This study included 6 patients with ET initially treated with sDBS whose tremor later progressed and who then underwent reimplantation with dDBS to optimize their tremor control. To investigate the differences in the local effects of sDBS and dDBS, the authors generated the volume of tissue activation (VTA) to calculate the sweet spots associated with the best possible tremor control with no side effects. Then, to investigate the anatomical structures associated with maximal tremor control, the white matter pathways of the posterior subthalamic areas (PSAs) were generated and their involvement with the sDBS and dDBS sweet spots was calculated.

RESULTS

Tremor improvement was significantly better with dDBS (68.4%) than with sDBS (48.7%) (p = 0.017). The sDBS sweet spot was located within the ventral intermediate nucleus, whereas the sweet spot of the dDBS was mainly located within the PSA. The sweet spots of both sDBS and dDBS involved a similar portion of the cerebellothalamic pathway. However, the dDBS had greater involvement of the pallidofugal pathways than the sDBS.

CONCLUSIONS

In patients with ET treated with sDBS who later had ET progression, dDBS provided better tremor control, which was related to directionality and a more ventral position. The involvement of both the cerebellothalamic and pallidofugal pathways obtained with dDBS is associated with additional improvement over the sDBS.

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Joseph Schaefer, Elias Atallah, Eric Tecce, Sara Thalheimer, James Harrop, and Joshua E. Heller

OBJECTIVE

There is currently a lack of consensus on the utility of intraoperative neuromonitoring (IONM) for decompression of Chiari type I malformation (CM-I). Commonly used monitoring modalities include somatosensory evoked potentials (SSEPs), motor evoked potentials (MEPs), and brainstem auditory evoked potentials (BAEPs). The purpose of this study was to evaluate the utility of IONM in preventing neurological injury for CM-I decompression.

METHODS

The authors conducted a retrospective study of a population of adult patients (ages 17–76 years) diagnosed with CM-I between 2013 and 2021. IONM modalities included SSEPs, MEPs, and/or BAEPs. Prepositioning baseline signals and operative alerts of significant signal attenuation were recorded.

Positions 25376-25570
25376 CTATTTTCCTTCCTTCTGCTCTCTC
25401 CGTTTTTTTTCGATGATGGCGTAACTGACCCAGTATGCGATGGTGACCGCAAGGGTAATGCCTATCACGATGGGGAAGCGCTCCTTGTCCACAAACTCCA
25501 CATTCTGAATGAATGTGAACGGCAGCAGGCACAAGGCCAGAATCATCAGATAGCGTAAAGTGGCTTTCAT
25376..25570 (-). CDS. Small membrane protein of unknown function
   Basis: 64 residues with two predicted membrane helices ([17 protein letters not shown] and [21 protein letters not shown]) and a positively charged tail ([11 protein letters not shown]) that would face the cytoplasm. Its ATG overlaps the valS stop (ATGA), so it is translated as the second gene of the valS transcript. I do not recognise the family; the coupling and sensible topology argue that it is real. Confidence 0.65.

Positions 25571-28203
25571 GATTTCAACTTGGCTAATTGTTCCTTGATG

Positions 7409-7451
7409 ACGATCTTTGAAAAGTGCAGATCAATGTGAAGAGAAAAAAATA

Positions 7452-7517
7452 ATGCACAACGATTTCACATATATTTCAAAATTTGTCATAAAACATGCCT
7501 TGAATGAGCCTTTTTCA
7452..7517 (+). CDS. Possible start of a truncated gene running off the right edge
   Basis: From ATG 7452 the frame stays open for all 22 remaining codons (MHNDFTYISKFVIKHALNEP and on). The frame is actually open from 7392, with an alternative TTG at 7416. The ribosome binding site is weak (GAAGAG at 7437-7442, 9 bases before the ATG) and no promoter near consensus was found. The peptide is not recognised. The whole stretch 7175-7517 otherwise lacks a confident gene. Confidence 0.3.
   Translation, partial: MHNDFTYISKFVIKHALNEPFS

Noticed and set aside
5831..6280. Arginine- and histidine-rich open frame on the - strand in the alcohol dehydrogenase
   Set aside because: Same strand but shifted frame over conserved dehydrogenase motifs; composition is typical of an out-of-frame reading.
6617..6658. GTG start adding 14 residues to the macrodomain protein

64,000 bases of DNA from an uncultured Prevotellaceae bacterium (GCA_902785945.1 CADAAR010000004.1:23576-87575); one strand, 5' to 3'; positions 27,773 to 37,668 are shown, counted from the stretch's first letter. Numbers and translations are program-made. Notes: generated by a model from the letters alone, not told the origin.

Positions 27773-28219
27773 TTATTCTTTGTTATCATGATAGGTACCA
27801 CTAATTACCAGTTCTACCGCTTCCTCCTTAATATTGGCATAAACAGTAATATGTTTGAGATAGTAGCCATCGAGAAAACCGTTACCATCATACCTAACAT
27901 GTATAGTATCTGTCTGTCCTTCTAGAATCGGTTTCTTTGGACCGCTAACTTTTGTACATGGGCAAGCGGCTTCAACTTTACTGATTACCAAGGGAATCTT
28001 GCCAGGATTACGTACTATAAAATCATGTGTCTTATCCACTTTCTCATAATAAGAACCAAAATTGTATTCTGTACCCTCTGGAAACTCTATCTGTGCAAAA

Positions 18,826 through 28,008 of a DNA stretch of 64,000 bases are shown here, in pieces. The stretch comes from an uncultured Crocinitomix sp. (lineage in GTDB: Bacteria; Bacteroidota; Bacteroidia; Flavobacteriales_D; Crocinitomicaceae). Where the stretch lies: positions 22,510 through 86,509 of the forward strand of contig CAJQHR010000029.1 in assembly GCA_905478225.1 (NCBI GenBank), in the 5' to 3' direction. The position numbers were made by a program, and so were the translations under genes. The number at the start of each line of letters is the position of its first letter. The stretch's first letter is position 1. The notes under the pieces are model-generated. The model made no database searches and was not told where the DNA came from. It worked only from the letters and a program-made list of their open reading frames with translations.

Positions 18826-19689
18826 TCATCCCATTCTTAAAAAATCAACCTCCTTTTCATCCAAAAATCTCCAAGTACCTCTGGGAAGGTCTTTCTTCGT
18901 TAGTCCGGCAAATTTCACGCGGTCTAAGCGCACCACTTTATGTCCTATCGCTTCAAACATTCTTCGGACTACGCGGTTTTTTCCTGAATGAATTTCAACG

RESULTS

Ninety-three patients (average age 38.4 ± 14.6 years) underwent a suboccipital craniectomy for CM-I decompression. Eighty-two (88.2%) of 93 patients underwent C1 laminectomy, 8 (8.6%) underwent C1 and C2 laminectomy, and 4 (4.3%) underwent suboccipital craniectomy with concomitant cervical decompression and fusion in the setting of degenerative cervical spondylosis. Radiographically, the average cerebellar tonsillar ectopia/descent was 1.1 ± 0.5 cm and 53 (57.0%) of 93 patients presented with a syrinx. The average number of vertebral levels traversed by the syrinx was 5.3 ± 3.5, and the average maximum width of the syrinx was 5.8 ± 3.3 mm. There was one instance (1/93, 1.1%) of an MEP alert, which resolved spontaneously after 10 minutes in a patient who had concomitant stenosis due to pannus formation at C1–2. No patient developed a permanent neurological complication.

CONCLUSIONS

There were no permanent complications related to intraoperative neurological injury. Transient fluctuations in IONM signals can be detected without clinical significance. The authors suggest that CM-I suboccipital decompression surgery may be performed safely without IONM. The use of IONM in patients with additional occipitocervical pathology should be left as an option to the performing surgeon on a case-by-case basis.